July 1, 2024
Ministry Voice

Understanding the Significance of Agoraios in Greek


Parts of Speech: Adjective

Agoraios Definition

NAS Word Usage – Total: 2

  1. in, of or belonging to the market place
  2. frequenting the market place
    1. hucksters, petty traffickers, retail dealers
    2. idlers, loungers, the common sort, low, mean vulgar
  3. generally, proper to the assembly, suited to forensic speaking, business-like transactions

What is the biblical significance of the term Agoraios in Greek?

In the context of the Bible, the term ‘Agoraios’ holds significant meaning. In Greek, ‘Agoraios’ refers to someone who frequents the marketplace or public square. This term is mentioned in the New Testament in the Gospel of Matthew, specifically in Matthew 20:3. In this passage, Jesus tells a parable about workers in a vineyard who were hired at different times of the day. The term ‘Agoraios’ is used to describe those who were hired at the third, sixth, ninth, and eleventh hours.

The significance of ‘Agoraios’ in this parable lies in its representation of the marketplace as a symbol of opportunity and divine calling. The marketplace was a central hub of activity in ancient times, where people from all walks of life gathered to buy, sell, and exchange goods. By using the term ‘Agoraios’ in this context, Jesus is conveying a powerful message about the inclusive nature of God’s grace and salvation.

How is the term Agoraios used in the Bible in relation to marketplace activities?

In the Bible, the term ‘Agoraios’ holds significance in the context of marketplace activities, shedding light on the social and economic interactions prevalent in biblical times. The word ‘Agoraios’ originates from the Greek language and is commonly used in the New Testament to refer to individuals associated with the marketplace.

The term ‘Agoraios’ primarily signifies a person who frequents or has dealings in the agora, which was the central marketplace in ancient Greek cities. In biblical contexts, the agora was not merely a place for buying and selling goods but also served as a hub for social gatherings, discussions, and even public events. Therefore, an Agoraios in the Bible could refer to someone involved in various facets of market activities, extending beyond commerce to encompass a broader societal role.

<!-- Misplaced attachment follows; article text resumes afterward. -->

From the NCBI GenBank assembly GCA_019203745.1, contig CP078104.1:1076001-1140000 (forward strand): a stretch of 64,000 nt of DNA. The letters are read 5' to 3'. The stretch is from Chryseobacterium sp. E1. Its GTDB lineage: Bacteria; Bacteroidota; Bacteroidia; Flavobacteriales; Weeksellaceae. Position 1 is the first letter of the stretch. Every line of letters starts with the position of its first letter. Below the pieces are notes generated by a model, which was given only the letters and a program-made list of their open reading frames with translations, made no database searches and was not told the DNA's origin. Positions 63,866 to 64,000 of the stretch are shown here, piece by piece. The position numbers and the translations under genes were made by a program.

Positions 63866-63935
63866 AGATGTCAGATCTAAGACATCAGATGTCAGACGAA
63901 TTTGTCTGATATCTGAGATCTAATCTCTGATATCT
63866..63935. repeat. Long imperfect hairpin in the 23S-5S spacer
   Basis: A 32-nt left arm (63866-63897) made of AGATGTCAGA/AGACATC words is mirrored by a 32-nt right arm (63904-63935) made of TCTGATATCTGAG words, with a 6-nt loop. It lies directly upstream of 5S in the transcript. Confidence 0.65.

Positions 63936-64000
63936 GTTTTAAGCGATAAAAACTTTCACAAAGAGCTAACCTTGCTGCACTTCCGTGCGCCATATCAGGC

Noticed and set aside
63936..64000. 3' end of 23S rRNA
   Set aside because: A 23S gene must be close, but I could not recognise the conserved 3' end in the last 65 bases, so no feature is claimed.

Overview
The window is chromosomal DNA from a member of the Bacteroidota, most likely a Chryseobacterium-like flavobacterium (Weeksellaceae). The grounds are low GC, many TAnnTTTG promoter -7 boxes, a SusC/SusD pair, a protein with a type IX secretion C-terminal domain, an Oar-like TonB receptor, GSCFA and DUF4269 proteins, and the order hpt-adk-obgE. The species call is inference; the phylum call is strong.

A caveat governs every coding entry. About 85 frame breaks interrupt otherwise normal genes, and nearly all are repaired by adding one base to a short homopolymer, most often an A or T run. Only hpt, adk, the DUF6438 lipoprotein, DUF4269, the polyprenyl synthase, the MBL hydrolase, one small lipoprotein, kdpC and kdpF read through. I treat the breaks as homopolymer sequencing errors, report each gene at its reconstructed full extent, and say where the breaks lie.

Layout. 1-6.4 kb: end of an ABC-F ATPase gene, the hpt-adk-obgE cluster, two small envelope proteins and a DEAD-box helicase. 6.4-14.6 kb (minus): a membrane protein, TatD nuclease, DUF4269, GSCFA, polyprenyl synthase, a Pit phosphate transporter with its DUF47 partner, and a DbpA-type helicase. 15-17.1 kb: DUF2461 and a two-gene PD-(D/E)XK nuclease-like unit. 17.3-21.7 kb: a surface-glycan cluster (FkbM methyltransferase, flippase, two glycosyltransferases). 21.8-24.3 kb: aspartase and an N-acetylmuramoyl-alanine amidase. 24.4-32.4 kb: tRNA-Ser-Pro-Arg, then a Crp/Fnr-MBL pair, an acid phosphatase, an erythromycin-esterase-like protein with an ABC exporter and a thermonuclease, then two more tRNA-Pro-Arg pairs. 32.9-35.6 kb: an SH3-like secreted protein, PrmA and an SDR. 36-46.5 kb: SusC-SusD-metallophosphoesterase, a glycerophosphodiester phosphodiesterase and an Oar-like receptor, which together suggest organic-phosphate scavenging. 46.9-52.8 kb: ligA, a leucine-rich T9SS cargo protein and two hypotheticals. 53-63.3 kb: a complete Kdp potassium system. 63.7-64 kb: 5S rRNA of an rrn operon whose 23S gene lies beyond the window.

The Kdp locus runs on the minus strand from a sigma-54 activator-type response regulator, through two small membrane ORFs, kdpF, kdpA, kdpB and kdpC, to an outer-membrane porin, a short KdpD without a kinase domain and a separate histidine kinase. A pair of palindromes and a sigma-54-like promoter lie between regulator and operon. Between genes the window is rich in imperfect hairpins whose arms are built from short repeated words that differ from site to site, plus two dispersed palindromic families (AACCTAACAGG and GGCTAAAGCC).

One notable mention of the term ‘Agoraios’ can be found in Acts 17:5, where it is used in reference to certain individuals in Thessalonica. The verse describes how some Jews were envious of the success of Paul and Silas in spreading the teachings of Jesus, prompting them to gather a mob and stir up trouble in the city. These agitators are identified as ‘Agoraioi,’ highlighting their involvement in the marketplace and their potential influence on public opinion and affairs.

Furthermore, the Gospel of John also makes use of the term ‘Agoraios’ in describing the Pharisees and chief priests’ reluctance to arrest Jesus openly during the Feast of Tabernacles. They express concern about the reaction of the crowds, particularly the Agoraios, implying that these market-goers held a certain sway or prestige within the community that could impact political decisions.

Understanding the meaning of ‘Agoraios’ in Greek provides valuable insights into the dynamics of biblical society and the interconnectedness of economic, social, and religious aspects within the marketplace setting. By delving into the nuances of this term, we gain a deeper appreciation for the multifaceted nature of interactions and relationships portrayed in the Bible, enriching our comprehension of the cultural backdrop against which these narratives unfold.

In what context does Agoraios appear in Greek translations of the New Testament scriptures?

In the Greek translations of the New Testament scriptures, the word “Agoraios” appears in several instances with a significant meaning. The term “Agoraios” originates from the Greek word “agora,” which refers to a marketplace or a public square where people gather to buy and sell goods, exchange ideas, and engage in social interactions.

One prominent usage of the word “Agoraios” is found in the Gospel of Matthew, chapter 20, verse 3, where it is used to describe laborers hired by a landowner to work in his vineyard. The context of this passage illustrates the idea of individuals being called to perform specific tasks or duties in exchange for compensation, much like transactions that take place in a marketplace.

Furthermore, in the Gospel of John, chapter 7, verse 16, Jesus is referred to as “ho Agoraios,” which can be translated as “the Teacher from the marketplace.” This designation emphasizes Jesus’ role as a teacher who imparts wisdom and knowledge in a public setting, much like the marketplace where people gather to learn and exchange ideas.

In the context of the Bible, the term “Agoraios” carries connotations of engagement with the community, sharing of knowledge and goods, and fulfilling one’s role or calling within the larger societal framework. It underscores the importance of interpersonal relationships, economic transactions, and the dissemination of spiritual teachings in a communal setting.


In conclusion, the word “Agoraios” in Greek, as mentioned in the Bible, holds significant cultural and historical context. Its primary meaning of “one who stays in the marketplace” sheds light on the importance of engaging with the world and being present in the community, even in a spiritual sense. The usage of this term in the Bible underscores the value of being actively involved in the public square and carrying out one’s faith in the midst of everyday life. Understanding the original Greek meaning of “Agoraios” enhances our comprehension of the biblical text and enriches our interpretation of the messages conveyed through it.

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